Gene: Can you imagine? And you know what I used to do? Because I’m such a cheapskate, I used to combine it. We did a July fourth barbecue every year for our neighbors.
Gene: And somehow my wife bought into that, and every year, we would be the barbecue house on July 4th.
Gene: So I would go out and buy the beer and the burgers and the dogs. It was very whatever. And I would invite my employees, too. So, yeah. So it was … Right? At least I’m barbecuing anyway. You know, come on by. You know, whatever. It’s not-
Elizabeth: Who wants to spend a holiday with their boss?
Gene: Well, it’s, first of all, you don’t have to. I mean, you can just come on by and grab a burger and leave. It’s completely up to you to come. Listen, we were a small business starting out. What do you expect me to give them, a Cadillac? You’re trying to say thank you in some way now. You do have the ability to give money, you should. The final thing that we do, though, in all seriousness, I still do this every year, is I give bonuses to everybody at the end of the year.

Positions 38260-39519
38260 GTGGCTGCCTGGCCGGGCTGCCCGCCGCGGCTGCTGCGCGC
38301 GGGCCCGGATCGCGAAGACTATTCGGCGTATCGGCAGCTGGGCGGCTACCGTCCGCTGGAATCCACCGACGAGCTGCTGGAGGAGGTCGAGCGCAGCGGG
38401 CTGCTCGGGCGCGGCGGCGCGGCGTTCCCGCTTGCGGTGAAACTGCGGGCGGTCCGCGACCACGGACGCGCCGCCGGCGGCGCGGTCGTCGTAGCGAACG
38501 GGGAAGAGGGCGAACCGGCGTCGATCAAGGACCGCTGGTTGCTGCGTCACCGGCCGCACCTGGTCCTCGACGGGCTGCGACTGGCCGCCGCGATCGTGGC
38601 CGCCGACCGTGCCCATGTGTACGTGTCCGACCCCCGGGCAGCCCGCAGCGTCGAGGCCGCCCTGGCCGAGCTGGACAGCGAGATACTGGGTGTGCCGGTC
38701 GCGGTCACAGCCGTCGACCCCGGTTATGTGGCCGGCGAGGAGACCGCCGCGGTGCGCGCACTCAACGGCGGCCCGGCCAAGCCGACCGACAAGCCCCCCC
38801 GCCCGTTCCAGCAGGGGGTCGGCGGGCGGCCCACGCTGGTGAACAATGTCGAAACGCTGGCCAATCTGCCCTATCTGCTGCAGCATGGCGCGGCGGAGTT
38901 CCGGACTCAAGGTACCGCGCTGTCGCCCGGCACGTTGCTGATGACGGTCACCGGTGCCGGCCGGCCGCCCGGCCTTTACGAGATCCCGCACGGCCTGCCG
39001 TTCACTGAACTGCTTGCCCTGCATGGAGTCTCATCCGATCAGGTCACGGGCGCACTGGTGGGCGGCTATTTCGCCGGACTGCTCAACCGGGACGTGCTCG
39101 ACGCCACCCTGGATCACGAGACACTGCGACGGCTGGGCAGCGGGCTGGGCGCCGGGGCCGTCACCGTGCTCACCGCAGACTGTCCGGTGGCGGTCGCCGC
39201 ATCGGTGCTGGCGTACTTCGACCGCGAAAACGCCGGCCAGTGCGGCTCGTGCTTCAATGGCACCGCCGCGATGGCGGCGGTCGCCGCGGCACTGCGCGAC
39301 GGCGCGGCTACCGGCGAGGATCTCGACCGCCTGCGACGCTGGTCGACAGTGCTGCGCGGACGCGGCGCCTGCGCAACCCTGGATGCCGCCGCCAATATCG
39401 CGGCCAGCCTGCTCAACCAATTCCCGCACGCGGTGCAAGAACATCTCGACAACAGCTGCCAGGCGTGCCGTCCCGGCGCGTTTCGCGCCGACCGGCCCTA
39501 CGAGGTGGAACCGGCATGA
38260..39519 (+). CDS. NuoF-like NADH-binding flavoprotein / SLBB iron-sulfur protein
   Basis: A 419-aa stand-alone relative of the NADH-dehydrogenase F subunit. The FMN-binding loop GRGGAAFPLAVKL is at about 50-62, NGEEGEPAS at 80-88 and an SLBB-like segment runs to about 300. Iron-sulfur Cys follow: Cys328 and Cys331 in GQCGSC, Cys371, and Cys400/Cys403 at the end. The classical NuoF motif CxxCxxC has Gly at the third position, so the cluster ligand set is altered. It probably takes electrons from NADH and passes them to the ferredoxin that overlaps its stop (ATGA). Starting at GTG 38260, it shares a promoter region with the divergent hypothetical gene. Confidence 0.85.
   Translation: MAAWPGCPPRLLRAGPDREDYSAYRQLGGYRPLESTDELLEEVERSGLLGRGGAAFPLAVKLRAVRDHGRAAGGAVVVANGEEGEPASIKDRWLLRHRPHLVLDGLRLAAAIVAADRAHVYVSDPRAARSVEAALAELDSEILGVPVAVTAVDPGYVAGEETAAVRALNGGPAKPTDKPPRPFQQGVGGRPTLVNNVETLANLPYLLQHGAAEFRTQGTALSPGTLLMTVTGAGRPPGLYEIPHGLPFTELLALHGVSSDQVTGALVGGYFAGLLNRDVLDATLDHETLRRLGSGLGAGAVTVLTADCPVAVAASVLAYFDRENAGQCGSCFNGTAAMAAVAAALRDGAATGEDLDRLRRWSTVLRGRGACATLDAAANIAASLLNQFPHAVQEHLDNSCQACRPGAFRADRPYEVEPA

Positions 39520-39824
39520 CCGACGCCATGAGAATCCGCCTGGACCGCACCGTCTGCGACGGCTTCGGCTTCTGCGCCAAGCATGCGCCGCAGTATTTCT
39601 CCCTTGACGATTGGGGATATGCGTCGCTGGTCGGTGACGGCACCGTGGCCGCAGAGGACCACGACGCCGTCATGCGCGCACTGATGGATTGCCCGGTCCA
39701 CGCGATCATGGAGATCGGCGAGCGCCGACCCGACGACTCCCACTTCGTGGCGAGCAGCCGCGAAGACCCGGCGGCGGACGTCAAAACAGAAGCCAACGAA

Elizabeth: The hardest job I’ve ever had, I worked on a big, big, project, and there was not a lot of money after it. It was … But it was … It took over a year.
Elizabeth: It was a ton of work.
Elizabeth: Working 24/7. I didn’t get any thanks after that.
Elizabeth: No, no, no. But what I got was … The person who was running the project wrote an actual handwritten personalized note to me. It wasn’t that long, and it was just-
Gene: And you still remember this, don’t you?
Elizabeth: I do remember it.
Elizabeth: And it really just acknowledged all of the hard work I had put in just by saying, “I know how much hard work you put into this. I know you put a lot of heart into this. I really appreciate it.” And that’s the best thing I’ve ever gotten.